Stealthing is a form of sneakily compromising, tampering with or removing a condom, and to our dismay, it is a practice that is gaining in popularity.
What is Stealthing?
Stealthing can involve someone strategically damaging a condom before intercourse, or the stealthy removal of the condom during intercourse. In the practice of condom stealthing, either party can be the deceptive one.
The receiving partner can damage the condom, either by poking holes in it, or suggesting to use a non-condom safe lubricant, like oil. On the other hand, the non-receptive partner can take the condom off during coitus. This condom removal technique is most common during doggy style, during which it is harder to see what is going on behind the receiving partner (unless mirrors are present).
Stealthing can occur between partners of any sexual preference, but is most commonly associated with women who are trying to become pregnant by poking holes in a condom, as in the banned clothing ad from Disigual last week, or by HIV positive people in the POZ scene who find gratification through the transmission of the virus. However, anyone can stealth– so even people in long term, monogamous and STD-free relationships should beware.
In the POZ scene, some “bug chasers” and/or members of the “bareback brotherhood” engage in unprotected anal sex with the end goal of successful HIV transmission to a negative person. If you suspect that a member of the POZ scene has damaged or removed a condom, get an HIV test and report the case to the authorities. As discussed in a previous article, 34 US states will arrest for nondisclosure of HIV and willfully infecting someone can land people with some serious charges.
Luckily, there is a treatment in such an event, called a post exposure prohelyaxis or PEP. This is basically a morning after pill for HIV meaning that if it is taken in time, it can keep HIV from entering into the system. This differs from PrEPs like Truvada, which are taken as a daily preventative before the fact. If you’ve been with a stealther and suspect this is the case, ask your doctor for a PEP right away.
Tips on Avoiding Stealthing:
Being prepared and slightly suspicious is the only surefire way to avoid stealth as it involves very underhanded, deceptive and sneaky individuals– who use more trusting individuals as targets. Usually, after consent is expressed and a well-lubed condom is employed, people tend to relax and enjoy the ride, thinking that they have taken all the necessary precautions in order to have safer sex.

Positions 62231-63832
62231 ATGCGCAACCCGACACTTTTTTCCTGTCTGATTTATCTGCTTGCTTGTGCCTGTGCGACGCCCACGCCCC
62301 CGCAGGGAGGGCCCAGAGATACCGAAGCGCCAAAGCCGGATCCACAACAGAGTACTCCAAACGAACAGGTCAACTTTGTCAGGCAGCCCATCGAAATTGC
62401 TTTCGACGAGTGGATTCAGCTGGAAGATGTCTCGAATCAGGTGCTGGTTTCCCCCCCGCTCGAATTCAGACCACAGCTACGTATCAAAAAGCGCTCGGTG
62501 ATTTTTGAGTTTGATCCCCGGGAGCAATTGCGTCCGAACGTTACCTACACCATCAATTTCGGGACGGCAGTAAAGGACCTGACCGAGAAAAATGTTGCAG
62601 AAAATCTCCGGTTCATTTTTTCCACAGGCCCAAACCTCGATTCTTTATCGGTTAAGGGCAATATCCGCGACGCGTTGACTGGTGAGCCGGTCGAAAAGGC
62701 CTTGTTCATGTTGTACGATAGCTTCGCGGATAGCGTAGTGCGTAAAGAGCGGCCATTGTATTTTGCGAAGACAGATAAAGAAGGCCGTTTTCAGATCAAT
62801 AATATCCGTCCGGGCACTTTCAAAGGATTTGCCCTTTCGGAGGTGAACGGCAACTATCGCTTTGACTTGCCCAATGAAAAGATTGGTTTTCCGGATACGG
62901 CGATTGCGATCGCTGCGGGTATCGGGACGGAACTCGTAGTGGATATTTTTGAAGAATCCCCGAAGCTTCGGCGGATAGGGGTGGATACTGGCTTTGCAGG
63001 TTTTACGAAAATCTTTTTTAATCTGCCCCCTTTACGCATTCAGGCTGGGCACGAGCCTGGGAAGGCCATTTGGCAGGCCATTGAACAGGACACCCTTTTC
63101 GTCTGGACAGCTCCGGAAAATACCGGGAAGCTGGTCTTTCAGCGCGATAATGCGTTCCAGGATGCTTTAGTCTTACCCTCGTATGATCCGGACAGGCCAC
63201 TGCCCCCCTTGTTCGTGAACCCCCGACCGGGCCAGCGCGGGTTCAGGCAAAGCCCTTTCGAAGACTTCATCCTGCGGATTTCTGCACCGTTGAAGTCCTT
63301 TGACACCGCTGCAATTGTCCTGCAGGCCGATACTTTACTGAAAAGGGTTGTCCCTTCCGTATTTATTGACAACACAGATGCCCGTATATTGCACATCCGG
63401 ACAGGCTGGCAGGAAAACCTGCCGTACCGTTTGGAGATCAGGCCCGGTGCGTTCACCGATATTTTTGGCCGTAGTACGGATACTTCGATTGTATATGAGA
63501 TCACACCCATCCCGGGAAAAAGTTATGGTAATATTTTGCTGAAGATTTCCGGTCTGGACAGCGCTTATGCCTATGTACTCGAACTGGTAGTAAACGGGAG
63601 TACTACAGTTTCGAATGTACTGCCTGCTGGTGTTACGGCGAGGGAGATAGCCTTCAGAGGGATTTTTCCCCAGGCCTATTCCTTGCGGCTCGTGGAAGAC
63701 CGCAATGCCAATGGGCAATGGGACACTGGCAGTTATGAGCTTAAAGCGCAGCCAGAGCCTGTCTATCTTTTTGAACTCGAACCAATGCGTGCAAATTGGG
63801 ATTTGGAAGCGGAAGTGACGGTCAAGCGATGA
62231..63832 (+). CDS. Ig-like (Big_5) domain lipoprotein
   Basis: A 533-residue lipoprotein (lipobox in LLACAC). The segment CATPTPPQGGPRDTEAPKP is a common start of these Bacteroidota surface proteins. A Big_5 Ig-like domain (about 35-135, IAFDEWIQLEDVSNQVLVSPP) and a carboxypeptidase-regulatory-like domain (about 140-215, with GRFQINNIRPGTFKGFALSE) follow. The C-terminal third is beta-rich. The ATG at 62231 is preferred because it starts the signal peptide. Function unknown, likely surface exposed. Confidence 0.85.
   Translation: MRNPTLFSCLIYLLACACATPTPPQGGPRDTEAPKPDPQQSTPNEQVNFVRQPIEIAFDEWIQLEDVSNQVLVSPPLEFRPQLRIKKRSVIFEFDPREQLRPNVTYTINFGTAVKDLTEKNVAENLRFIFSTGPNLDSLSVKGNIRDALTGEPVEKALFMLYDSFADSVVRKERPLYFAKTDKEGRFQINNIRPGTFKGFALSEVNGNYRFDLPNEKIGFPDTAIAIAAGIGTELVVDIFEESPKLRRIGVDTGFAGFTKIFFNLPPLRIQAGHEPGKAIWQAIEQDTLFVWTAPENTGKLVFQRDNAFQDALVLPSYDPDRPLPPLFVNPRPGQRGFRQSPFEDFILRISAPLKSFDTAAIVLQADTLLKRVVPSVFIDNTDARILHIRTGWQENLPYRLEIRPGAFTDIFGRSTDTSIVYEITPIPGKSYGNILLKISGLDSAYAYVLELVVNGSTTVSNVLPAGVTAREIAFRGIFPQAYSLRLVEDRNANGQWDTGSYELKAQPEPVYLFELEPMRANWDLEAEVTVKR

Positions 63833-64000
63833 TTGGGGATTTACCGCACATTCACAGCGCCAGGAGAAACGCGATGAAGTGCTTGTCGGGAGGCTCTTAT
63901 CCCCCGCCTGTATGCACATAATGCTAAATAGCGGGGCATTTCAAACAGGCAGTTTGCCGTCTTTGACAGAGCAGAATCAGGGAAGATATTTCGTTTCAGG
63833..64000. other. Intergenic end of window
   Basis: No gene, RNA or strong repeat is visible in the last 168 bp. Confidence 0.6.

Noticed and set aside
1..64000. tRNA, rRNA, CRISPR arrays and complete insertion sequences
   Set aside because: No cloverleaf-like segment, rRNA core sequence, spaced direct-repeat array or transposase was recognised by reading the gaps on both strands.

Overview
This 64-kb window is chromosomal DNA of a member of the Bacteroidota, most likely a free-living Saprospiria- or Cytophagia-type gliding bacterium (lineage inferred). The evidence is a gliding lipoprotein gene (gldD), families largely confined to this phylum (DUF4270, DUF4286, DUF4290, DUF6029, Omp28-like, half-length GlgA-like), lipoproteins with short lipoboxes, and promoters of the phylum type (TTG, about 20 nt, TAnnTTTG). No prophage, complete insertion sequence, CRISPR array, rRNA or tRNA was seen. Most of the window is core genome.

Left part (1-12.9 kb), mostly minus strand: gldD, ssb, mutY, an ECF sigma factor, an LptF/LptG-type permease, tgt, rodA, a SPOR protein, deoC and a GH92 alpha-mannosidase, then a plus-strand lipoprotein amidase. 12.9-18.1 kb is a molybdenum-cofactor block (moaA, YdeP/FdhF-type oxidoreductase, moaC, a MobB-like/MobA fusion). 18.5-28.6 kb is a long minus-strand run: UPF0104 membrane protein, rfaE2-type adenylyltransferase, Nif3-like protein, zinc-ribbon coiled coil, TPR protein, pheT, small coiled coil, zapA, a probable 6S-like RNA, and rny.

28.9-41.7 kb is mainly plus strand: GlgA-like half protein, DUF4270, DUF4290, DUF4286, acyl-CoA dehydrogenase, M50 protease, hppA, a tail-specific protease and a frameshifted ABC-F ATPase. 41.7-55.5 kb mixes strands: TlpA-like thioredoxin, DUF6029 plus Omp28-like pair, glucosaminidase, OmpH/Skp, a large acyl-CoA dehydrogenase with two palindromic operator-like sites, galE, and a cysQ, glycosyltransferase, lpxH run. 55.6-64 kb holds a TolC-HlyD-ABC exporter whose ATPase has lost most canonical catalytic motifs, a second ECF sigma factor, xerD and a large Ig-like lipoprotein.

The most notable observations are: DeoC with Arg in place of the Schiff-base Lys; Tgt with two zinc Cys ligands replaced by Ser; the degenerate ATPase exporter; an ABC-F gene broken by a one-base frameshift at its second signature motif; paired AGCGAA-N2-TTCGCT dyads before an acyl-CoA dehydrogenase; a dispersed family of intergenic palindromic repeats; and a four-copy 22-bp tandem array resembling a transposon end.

Although it may seem like trust has been fully established at this junction, obviously this group of stealthers is making it hard to feel safe and secure, even after a condom is put on. This is a total shame, because it defeats the whole point of being educated about STDs and unwanted pregnancies and following procedures to avoid those health problems and consequences.
- Bring your own condoms this way you know they are not expired, that they have been kept in a room temperature environment and that they are free from intentional damage.
- Periodically do a visual check to make sure the condom is still in place. Make this easier on yourself by using a brightly colored condom, like Crown Assorted Colors or a Night Light Glow in the Dark condom.
- Use a condom you can feel. If you wear glasses, like I do, or you have sex in the dark, it might be easier to use a textured condom, so you will know when it is being taken off, even if you can’t see anything other than a flesh colored blur. My personal favorite is the LifeStyles Fun Bumps, because it is both bright blue and studded. If you aren’t sure which one fits the best, or feels the best, why not try the Textured Condom Sampler?
- Ejaculate outside of the body, or ask your partner to. This is much safer both in the “damaged condom” scenario and the “condom has been removed” scenario, as opposed to ejaculating inside the body. Plus, it can be really fun and exciting to see the big reveal. Make a request for a specific target for a happier and safer ending for both of you.
- Bring your own condom-safe lube packets like the silicone-based Pjur BodyGlide Single Use or the water-based Wet Original Individual Use to ensure that no oil-based lubes are used.